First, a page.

Not too long ago I had written about using the Couchbase Server subdocument API with the Go SDK. Doing subdocument operations is incredibly useful if you’d like to change or access a part of a potentially huge NoSQL document. Subdocument operations save network resources and are great on performance.

A colleague of mine asked how one might do bulk subdocument mutations by key similar to how I demonstrated in my tutorial titled, Using Golang to get Multiple Couchbase Documents by Key in a Single Operation. The short answer is that you can’t with a single operation, but because Golang is so incredibly fast and awesome, you could do things in parallel and get the same results.

We’re going to see how to asynchronously perform subdocument mutations based on a list of document ids with the Go programming language and Couchbase.

Let’s figure out a real-world scenario that we want to accomplish. Let’s say we have a professional networking website that receives tens-of-millions of requests a second. Performance is a must so we decide we want to batch some of those requests together the best we can. Let’s say 100 people just updated their profile to include Golang as one of their skills. We want to append this as one of their list of skills.

Going forward, we’re going to be doing everything in a main.go file somewhere in our $GOPATH path. Open this file and include the following:

Let’s break down what we have so far.

Because we plan to do things in parallel with goroutines, we need to know when it is safe to terminate our application. The WaitGroup allows us to keep track of our asynchronous tasks and wait until they’ve all finished before continuing. Since we’re going to be processing data with goroutines, we’ll need a channel that all goroutines that use at the same time. Each of our goroutines will be an instance of the worker method.

In the main method we are declaring all the keys that will receive the mutation. In a production scenario, the application business logic will probably aggregate this list of keys.

We’re also establishing a connection to Couchbase.

With the foundation in place, let’s take a further look at the main method.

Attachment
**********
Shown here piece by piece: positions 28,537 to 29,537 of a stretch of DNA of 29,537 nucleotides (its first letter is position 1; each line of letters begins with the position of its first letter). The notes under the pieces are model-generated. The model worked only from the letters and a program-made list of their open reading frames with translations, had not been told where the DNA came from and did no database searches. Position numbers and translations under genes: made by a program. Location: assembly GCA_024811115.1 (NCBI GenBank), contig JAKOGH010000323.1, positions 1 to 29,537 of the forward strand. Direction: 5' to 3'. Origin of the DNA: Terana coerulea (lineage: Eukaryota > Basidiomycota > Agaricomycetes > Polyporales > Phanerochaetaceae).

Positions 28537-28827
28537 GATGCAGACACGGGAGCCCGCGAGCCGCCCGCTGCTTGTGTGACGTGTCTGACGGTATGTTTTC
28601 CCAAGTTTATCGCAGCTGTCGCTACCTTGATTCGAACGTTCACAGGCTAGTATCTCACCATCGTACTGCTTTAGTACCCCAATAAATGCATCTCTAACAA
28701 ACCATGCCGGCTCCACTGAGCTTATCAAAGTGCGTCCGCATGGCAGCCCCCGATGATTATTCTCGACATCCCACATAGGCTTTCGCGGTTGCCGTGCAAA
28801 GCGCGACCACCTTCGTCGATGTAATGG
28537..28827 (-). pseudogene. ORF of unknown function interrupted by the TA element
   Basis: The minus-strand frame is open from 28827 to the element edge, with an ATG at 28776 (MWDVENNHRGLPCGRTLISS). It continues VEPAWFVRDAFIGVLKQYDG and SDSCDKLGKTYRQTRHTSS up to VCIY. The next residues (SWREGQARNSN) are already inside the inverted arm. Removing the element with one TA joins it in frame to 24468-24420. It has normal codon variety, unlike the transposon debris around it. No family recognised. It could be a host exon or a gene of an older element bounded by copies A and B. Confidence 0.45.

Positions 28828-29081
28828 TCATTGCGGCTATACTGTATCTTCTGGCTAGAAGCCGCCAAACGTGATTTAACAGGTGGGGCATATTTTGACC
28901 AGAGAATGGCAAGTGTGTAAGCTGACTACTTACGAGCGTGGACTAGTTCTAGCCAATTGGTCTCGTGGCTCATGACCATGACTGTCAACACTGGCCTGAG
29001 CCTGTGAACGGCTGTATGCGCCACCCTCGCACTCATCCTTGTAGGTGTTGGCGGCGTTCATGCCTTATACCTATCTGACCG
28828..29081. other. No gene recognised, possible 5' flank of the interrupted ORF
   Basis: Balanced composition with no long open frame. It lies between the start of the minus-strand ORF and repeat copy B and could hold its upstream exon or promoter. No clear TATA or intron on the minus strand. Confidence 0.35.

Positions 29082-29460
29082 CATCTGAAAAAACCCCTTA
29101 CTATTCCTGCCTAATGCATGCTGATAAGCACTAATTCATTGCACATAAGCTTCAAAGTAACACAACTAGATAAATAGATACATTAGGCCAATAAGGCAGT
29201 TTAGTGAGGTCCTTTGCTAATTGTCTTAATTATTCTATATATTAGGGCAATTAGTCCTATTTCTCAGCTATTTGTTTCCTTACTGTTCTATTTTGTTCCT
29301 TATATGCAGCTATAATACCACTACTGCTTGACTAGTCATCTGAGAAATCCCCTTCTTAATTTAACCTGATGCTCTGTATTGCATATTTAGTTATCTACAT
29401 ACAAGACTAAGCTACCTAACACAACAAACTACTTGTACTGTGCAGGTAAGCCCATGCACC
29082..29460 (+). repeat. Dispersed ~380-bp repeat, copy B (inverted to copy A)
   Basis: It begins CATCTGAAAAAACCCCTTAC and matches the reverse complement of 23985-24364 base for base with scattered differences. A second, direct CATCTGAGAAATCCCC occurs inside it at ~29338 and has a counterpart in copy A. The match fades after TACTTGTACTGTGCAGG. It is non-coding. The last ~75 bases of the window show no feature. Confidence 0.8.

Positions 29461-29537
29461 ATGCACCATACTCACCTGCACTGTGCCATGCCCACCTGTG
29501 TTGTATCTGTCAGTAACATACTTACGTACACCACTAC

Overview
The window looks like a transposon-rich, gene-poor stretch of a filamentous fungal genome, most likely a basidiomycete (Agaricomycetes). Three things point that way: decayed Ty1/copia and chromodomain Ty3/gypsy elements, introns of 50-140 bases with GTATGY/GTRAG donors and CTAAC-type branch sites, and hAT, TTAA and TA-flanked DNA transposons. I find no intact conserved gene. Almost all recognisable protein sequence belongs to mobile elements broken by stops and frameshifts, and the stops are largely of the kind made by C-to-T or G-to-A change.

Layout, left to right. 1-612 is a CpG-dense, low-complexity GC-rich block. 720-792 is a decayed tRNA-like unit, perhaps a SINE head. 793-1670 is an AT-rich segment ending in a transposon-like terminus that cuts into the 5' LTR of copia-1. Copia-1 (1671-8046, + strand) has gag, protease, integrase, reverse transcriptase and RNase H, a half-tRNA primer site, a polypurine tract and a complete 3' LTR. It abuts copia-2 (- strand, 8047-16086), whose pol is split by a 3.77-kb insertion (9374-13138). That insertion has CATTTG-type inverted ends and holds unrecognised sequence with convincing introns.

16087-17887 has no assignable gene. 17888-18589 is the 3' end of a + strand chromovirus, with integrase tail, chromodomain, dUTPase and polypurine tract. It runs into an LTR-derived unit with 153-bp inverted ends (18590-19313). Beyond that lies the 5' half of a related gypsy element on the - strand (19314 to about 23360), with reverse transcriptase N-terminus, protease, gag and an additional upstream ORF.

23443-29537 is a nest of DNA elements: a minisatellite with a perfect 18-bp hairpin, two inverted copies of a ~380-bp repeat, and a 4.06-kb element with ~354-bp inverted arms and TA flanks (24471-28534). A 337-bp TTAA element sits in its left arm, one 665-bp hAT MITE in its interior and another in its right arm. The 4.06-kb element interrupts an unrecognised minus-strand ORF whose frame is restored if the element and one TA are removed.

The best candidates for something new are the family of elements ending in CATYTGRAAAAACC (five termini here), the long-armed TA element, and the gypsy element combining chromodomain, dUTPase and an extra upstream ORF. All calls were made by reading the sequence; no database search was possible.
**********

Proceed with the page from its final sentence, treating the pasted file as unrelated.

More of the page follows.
In Go, we can spin up a ridiculously large amount of goroutines that will run in parallel. Of course the real number you can spin up is dependant on your hardware, but for now, let’s be conservative with two. For every worker that we start, we increase the WaitGroup. As these goroutines stop, the WaitGroup will decrease which will eventually unblock the application and allow it to terminate.

You’ll also notice that we’ve added a channel for our string data. Each of our desired document ids are added to the channel and then the channel is closed. You’ll see why we do this when we define the worker logic.

The above snippet is our worker method logic. When the function terminates, the defer method executes which subtracts from the WaitGroup.

Each worker will run forever via a loop. Each loop iteration will take ids from the data channel. If we are not ok, it likely means that the channel is empty and we should end the loop. If we do get an id, plan to do a mutation on that document and append a new string in the skills path, which we assume to be an array. If the array does not exist within the document, one will be created.

If there is an error for any reason, maybe the key doesn’t exist, print that an error happened.

The full code to this simple demo is as follows:

Again, these subdocument mutations to the skills array happen in parallel through goroutines. For more information on using goroutines to do things concurrently, check out a previous tutorial I wrote on the subject titled, Concurrent Golang Applications with Goroutines and Channels.


You just saw another demo to doing subdocument mutations with Couchbase and Golang. This time we explored doing things in parallel instead of trying to use one of the bulk operators. By doing things in parallel we get nearly the same performance as doing bulk operations on a list of keys.

Posted by Nic Raboy, Developer Advocate, Couchbase

Nic Raboy is an advocate of modern web and mobile development technologies. He has experience in Java, JavaScript, Golang and a variety of frameworks such as Angular, NativeScript, and Apache Cordova. Nic writes about his development experiences related to making web and mobile development easier to understand.

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